U.S. Klans

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The U.S. Klans, officially, the U.S. Klans, Knights of the Ku Klux Klan, Inc. was the dominant Ku Klux Klan in the late 1950s and early 1960s. The death of its leader in 1960, along with increased factionalism, splits and competition from other groups led to its decline by the mid-to-late 1960s.[1]

Origins[edit]

The group was first organized in Atlanta, Georgia in September 1953 as the U.S. Klans of Georgia by Eldon Edwards. Initial membership was drawn from the remnants of Dr. Samuel Green's old Association of Georgia Klans. More members came to the group after the Supreme Court's so-called "Black Monday" decision mandating school desegregation. On October 24, 1955 the national group was chartered, with Samuel Green, Jr. as attorney and William Daniel and M. Wesley Morgan as incorporating officers.[2] Edwards revised and copyrighted a new version of William Joseph Simmons's Kloran and claimed this as a "direct link" to the Klan of the 1920s. By 1959 the organization was at its peak with 15,000 members in nine or ten states, with the greatest concentration of members in Georgia, South Carolina, Alabama and Louisiana. A recruiting drive in March 1961 featured simultaneous cross burnings throughout the South.[3] On September 29, 1956 the US Klans staged the largest KKK rally since World War II when it gathered nearly 3,000 people at Stone Mountain, Georgia. The crowd reportedly came in over 1,000 cars decked out in Klan insignia and bearing license plates from Georgia, South Carolina, Alabama, Louisiana, Virginia and Tennessee.[4]

Factionalization[edit]

Nevertheless, the group still suffered from factional problems. In late 1956, the Rev. James W. "Catfish" Cole defected to form his own North Carolina Knights of the Ku Klux Klan which made headlines during its confrontation with Lumbee Indians in January 1958.[5] In 1957 Edwards banished Texas kleagle Horace Sherman Miller for failing to establish a single klavern in his two years in office, and using his kleagle monies for private purposes. Miller responding by establishing his own Aryan Knights of the Ku Klux Klan, which did not have much formal membership, but gained notoriety by its contacts with like minded groups all around the world.[6] Another group of Klansmen were expelled from the Chattanooga Klavern #1 in the summer of 1957 for unspecified reasons. This group reconstituted itself as the Dixie Klans, Knights of the Ku Klux Klan, Inc. in October of that year and would expand into Alabama and northwestern Georgia in the following years.[7]

More serious issues were coming to ahead in Alabama. That realm had been led by one of the US Klans most effective organizers, Grand Dragon Rev. Alvin Horn. Under Horn's leadership the realm had expanded from two klaverns in the summer of 1956 to 100 by early 1957. However, when Horn's wife became despondent over a recent surgery she committed suicide, leaving him to care for their six children by himself. Horn then married a 15-year-old girl whom he had gotten pregnant. The scandal forced Horn to step down as Grand Dragon and he was replaced by Robert Shelton. Shelton quickly became disenchanted with Edwards' leadership and split to form his own Alabama Knights of the Ku Klux Klan, which became a competitor with the US Klans in Alabama and started to outgrow it.[8]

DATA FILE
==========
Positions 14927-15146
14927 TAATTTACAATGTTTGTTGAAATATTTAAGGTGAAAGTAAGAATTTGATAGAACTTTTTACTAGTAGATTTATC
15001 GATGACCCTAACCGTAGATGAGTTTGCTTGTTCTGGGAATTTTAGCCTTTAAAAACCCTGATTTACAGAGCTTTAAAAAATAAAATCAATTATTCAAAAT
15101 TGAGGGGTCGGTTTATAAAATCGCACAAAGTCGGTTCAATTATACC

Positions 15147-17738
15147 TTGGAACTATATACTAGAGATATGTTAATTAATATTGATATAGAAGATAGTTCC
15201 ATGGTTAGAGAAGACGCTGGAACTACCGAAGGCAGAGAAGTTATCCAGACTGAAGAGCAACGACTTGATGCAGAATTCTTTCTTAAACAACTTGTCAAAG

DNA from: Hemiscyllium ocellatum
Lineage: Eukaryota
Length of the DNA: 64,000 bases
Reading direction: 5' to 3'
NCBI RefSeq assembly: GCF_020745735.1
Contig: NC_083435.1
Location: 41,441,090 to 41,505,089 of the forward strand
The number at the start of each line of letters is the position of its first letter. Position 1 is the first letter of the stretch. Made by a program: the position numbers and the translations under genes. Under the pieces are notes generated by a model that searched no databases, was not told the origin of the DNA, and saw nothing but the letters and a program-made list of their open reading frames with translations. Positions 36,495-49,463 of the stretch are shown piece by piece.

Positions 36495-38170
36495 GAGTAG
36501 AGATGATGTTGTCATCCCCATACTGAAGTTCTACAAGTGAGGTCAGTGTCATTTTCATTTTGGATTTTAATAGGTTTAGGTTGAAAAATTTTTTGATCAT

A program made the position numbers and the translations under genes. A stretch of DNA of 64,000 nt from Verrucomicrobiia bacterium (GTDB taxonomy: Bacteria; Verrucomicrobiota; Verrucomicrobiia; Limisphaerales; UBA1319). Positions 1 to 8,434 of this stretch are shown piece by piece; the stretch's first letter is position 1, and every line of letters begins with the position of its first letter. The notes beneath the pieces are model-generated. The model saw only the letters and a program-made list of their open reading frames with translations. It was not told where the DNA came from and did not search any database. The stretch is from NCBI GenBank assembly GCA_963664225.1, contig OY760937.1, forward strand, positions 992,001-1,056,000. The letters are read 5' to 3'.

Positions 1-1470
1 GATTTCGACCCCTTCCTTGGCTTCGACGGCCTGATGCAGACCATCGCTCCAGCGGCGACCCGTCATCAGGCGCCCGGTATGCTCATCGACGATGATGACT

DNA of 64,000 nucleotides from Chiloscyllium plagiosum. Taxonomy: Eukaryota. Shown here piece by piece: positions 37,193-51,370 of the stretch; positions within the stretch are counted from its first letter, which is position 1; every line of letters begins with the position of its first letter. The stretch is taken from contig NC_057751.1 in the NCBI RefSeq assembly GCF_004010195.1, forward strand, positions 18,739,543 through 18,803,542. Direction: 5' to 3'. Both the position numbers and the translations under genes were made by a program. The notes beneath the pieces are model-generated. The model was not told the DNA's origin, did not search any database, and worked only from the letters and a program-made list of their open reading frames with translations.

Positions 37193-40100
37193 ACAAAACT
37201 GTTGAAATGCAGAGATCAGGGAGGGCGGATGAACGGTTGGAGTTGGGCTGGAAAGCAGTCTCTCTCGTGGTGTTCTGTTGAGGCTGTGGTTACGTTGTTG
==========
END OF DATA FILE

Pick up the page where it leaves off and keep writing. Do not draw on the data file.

On August 1, 1960 Imperial Wizard Edwards died of a heart attack, at age fifty one. A bitter power struggle then ensued between Edwards' widow, who wanted Rev. E.E. George to be the new Imperial Wizard and the faction around Georgia Grand Dragon Robert "Wild Bill" Davidson who was chosen by the membership as the new leader.[9] Initially, Imperial Wizard Davidson struck a moderate tone, stating that he wanted to bring the Klan "out of the darkness and make it a progressive movement, not just a protest movement." He distanced the organization from people like George Lincoln Rockwell, Robert Shelton, Asa Carter and the National States' Rights Party. He told the press "I don't get myself connected with any fanatical movement". By November he was taking a more militant stand, stating that, if necessary, Klansmen would use buckshot to prevent integration. Davidson's reign as Imperial Wizard proved short-lived. Facing harassment and lawsuits by Mrs. Edwards and E.E. George, Davidson resigned on February 18, 1961, founding his own group, Invisible Empire, United Klans, Knights of the Ku Klux Klan of America, Inc.[10] He was joined by Georgia Grand Dragon Calvin Craig and klaverns in Georgia and Alabama. Davidson's commitment to non-violence and condemnation of the violence during the integration of the University of Georgia in Athens, Georgia, in which Calvin Craig was personally involved, led to his second resignation as Imperial Wizard on April 1, and he was succeeded by Craig. The Invisible Empire, United Klans, Knights of the Ku Klux Klan of America, Inc merged with Shelton's Alabama Knights on July 8 to form the United Klans of America, which became the dominant Klan of the 1960s[11]